Translation:My girlfriend is the most beautiful.
"My girlfriend is the prettiest" is gramatically better, as far as accepted duolingo answers go. (But your girlfriend probably wouldn't mind either way.)
"My girlfriend is the prettiest" is accepted, but "most pretty" is wrong in English.
I used this phrase too. It’s definitely good English in some contexts and sounds more poetic. ... On reflection, I realise it is perfectly good English for a century or more ago but these days that would either be lazy (skipping ‘the’) or simply mean the same as she is exceedingly beautiful (ie very beautiful, superlatively beautiful, but not a comparison that says she is the (single) most beautiful of the lot). So I assume in mandarin zui piaoliang means the most beautiful (there can be only one) and not exceedingly beautiful (most beautiful but technically a possibility that someone else might be as beautiful). ... maybe a native mandarin speaker might tell us just how absolute and singular zui is.
The expressions "most beautiful" and "the most beautiful" are both perfectly good English but they mean slightly different things. The former is a general superlative comparison in relation to no specific group of girls, and so means something like "extremely beautiful", whereas the latter is said in comparison to a known or stated group of girls, and so is much more specific and therefore less of a generalisation. I do not know if that differentiation is implicit in the stated Mandarin sentence though.
That grammar category also exists. It is called "absolute superlative" or "elative".
As a native speaker of English this doesn't sound right to me. "My girlfriend is the most beautiful...", ...there is no comparison reference. Obviously she is the most beautiful girl/woman but compared to what/whom? "Of all the girls here, my gf is the most beautiful." Okay, that I accept. "My girlfriend is the most beautiful...girl in the room." Also sounds fine to my ears. On other notes every time before this I've used 'pretty' and now it only accepts 'beautiful', marking 'pretty' as wrong. What's up with that?!
I put "my girlfriend is the most beautiful girl" and it was not accepted. I do think it is better than just stopping the sentence there. Omitting a comparison is just a literal translation of the Chinese and does not sound like proper English.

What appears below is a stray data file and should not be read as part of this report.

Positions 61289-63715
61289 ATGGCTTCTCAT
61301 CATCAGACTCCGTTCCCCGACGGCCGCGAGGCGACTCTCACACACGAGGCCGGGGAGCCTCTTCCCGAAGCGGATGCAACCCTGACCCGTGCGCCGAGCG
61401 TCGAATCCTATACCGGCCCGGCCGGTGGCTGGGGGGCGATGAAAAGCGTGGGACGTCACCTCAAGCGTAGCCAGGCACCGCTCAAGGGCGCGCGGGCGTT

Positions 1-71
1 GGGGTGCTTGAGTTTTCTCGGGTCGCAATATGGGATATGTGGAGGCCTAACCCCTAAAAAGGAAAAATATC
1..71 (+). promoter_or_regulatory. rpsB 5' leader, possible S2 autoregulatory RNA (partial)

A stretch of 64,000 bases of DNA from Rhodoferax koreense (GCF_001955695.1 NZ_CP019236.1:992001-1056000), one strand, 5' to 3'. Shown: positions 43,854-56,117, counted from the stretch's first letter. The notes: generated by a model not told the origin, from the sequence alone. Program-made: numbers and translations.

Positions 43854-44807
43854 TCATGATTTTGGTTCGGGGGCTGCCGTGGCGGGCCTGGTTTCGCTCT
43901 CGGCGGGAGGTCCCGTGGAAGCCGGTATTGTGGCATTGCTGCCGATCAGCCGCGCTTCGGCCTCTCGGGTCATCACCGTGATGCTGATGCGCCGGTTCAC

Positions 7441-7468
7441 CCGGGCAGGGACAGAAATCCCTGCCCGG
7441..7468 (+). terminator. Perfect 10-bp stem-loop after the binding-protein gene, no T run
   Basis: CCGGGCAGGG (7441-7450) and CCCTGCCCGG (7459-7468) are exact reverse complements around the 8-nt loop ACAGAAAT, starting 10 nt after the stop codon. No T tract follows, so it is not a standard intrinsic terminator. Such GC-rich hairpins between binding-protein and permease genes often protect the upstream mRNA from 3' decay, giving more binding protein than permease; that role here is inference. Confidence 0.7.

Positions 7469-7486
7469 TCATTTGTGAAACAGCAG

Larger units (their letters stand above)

Beautiful ––– More Beautiful ––– Most Beautiful.
Most is the highest you can go, and is more than everything else. Most is the opposite of the word "least".
Beautiful ––– Less Beautiful ––– Least Beautiful.
Here is a scale from least to most:
(Least beautiful, less beautiful, beautiful, more beautiful, most beautiful.)
The chinese character for most used here is 最 (zuì). The character for beautiful is 漂亮 (piàoliang), so 最漂亮 (zuì piàoliang) means "most beautiful."
NB For those if us who struggle with full traditional characters (having only ever learned simplified), Lodus2 means 美丽. I think.
As far as I understand there is no verb in this kind of sentences. 'Hen' means 'very', but is used in place of 'is'. You can think of it as caveman English "My girlfriend very beautiful!" or make a mental note that the adverb contains the verb sometimes 'hen' = 'is very', 'zui' = 'is most'. Latin has a similar habit of dropping 'is' : "Homo homini lupus" = "A man [is] a wolf to another man"
No, no, no! The verb is implied / not needed in sentences of the form "(noun) = (adjective)". In standard English we use some form of the verb "to be" to link the noun to the adjective, but Chinese dispenses with that -- just like some non-standard dialects of English ( "they rich", "he the most rich").
So 最 means "most" in my "he the most rich" example... Or better still it, think of it as meaning "- est", as in "he the richest".
WHY is 'My girlfriend is the most pretty' not accepted?!?!?! Arrrrrrrgh.
If we're going down this road, and I wish we didn't, where the dude stuff?